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Prostate Motion Effect Evaluation in Proton Pencil Beam Scanning Delivery


S Tang

S Tang1*, C Deville2, J McDonough3, Z Tochner4, K Wang5, N Vapiwala6, S Both7, (1) University of Pennsylvania, Philadelphia, PA, (2) University of Pennsylvania, Philadelphia, PA, (3) Univ Pennsylvania, Philadelphia, PA, (4) University of Pennsylvania, Philadelphia, PA, (5) Johns Hopkins Hospital, Baltimore, MD, (6) University of Pennsylvania, Philadelphia, PA, (7) Univ Pennsylvania, Philadelphia, PA

SU-E-T-445 Sunday 3:00PM - 6:00PM Room: Exhibit Hall

Purpose: To quantitatively assess the impact of interplay effect associated with the intra- and inter-fraction prostate motion and the delivery of the scanning proton beam.

Methods: A cohort of ten prostate patients with weekly verification CTs was treated by proton pencil beam scanning with bi-lateral single field uniform dose modality. A typical field has 10-15 energy layers and 500-1000 spots. According to patient treatment logs, each layer delivery time was less than 1 second with average time to change layers of about 8 seconds. Real-time intrafraction prostate motions were determined from a previously reported prospective study using the Calypso beacon transponder. The worst-case-scenario patient prostate motion was adopted in this study. The prostate motion and the beam delivering sequence were synchronized to demonstrate the interplay effect.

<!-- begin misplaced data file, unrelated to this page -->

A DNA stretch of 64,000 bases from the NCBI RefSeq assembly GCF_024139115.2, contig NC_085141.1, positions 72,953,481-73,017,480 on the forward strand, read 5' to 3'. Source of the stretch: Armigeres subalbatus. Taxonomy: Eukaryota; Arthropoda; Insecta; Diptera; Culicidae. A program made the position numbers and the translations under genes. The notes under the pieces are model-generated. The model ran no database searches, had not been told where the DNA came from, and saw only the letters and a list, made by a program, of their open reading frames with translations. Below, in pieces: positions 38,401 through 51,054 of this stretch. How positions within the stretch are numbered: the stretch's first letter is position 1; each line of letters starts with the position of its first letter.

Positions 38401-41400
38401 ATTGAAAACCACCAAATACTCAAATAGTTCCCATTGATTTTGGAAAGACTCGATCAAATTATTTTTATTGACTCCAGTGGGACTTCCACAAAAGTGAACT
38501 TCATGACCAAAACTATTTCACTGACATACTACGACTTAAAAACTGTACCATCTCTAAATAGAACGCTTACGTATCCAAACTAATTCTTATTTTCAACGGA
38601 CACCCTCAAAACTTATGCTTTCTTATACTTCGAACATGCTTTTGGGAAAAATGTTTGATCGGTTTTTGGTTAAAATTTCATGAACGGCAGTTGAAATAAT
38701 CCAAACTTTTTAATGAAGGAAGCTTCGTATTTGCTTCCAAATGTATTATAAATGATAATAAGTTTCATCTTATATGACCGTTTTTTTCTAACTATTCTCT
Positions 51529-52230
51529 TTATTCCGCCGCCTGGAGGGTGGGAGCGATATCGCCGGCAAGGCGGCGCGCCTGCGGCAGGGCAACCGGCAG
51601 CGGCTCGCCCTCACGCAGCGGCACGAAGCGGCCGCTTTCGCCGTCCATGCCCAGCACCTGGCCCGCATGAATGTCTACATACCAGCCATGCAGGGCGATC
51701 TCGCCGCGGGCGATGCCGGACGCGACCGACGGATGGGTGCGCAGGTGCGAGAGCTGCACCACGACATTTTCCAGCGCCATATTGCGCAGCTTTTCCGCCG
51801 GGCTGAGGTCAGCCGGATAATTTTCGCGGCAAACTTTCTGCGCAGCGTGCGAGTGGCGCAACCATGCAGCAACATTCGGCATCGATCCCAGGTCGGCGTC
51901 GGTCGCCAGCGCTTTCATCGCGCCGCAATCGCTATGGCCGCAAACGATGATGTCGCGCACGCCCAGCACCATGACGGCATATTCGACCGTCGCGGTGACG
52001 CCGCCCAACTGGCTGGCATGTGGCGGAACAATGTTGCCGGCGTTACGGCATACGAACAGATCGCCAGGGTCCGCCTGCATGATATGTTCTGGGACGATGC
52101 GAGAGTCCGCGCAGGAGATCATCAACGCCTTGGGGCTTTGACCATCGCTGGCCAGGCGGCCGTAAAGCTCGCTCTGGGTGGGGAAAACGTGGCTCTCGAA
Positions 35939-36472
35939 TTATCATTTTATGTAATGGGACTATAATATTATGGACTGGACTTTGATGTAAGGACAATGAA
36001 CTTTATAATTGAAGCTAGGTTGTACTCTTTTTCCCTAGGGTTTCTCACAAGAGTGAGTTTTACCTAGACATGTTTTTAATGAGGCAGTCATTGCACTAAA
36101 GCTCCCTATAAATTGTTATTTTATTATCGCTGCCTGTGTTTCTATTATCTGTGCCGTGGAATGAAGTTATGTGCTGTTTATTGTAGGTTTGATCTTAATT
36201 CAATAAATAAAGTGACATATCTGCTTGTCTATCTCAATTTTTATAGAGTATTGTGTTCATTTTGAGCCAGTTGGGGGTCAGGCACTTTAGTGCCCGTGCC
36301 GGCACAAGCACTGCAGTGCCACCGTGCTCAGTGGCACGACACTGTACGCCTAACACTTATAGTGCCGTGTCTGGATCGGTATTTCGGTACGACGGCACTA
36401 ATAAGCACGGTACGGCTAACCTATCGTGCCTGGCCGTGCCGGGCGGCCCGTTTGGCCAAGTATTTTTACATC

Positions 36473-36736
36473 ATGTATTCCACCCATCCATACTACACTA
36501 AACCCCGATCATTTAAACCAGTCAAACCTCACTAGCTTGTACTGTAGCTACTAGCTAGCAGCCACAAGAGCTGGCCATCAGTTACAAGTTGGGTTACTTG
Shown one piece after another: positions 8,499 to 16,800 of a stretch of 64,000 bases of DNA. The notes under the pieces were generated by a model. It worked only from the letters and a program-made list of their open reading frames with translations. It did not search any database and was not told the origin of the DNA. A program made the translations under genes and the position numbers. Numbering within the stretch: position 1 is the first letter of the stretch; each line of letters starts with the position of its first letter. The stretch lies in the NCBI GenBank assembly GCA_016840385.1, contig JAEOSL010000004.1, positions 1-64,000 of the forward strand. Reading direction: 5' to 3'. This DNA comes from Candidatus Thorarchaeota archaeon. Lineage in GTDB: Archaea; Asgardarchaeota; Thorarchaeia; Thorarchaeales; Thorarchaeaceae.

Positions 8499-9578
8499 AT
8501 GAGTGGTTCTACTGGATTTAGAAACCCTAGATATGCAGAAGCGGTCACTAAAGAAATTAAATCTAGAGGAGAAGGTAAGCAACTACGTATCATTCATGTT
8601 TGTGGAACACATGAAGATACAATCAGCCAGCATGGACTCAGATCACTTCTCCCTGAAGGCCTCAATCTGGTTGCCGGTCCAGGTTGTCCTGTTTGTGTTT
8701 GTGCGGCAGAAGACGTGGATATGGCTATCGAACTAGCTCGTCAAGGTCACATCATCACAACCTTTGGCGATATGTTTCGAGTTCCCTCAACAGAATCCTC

Results: CTV coverage was altered due to intrafraction motion. In each individual fraction, the CTV D99% can vary more than 10% relative to the initial plan. However, over the entire course of treatment the total dose degradation of D99% had a mean of -1.5% and standard deviation of 1.2%. The large variation generally happens where one beam spot is significantly heavier weighted relative to the surrounding spots. The magnitude of deviation also depends on individual patient. The consideration of both intrafraction and interfraction motion further reduced the CTV coverage D99%, with mean of -1.7% and standard deviation of 1.3%. The mean dose to the anterior rectal wall varied about 10% due to either intrafraction or interfraction motion.

Conclusion: The intrafraction and interfraction prostate motion have comparable dosimetric impact. The dose over the course of treatment can reduce ~2% for CTV coverage and increase about 10% for anterior rectal wall.

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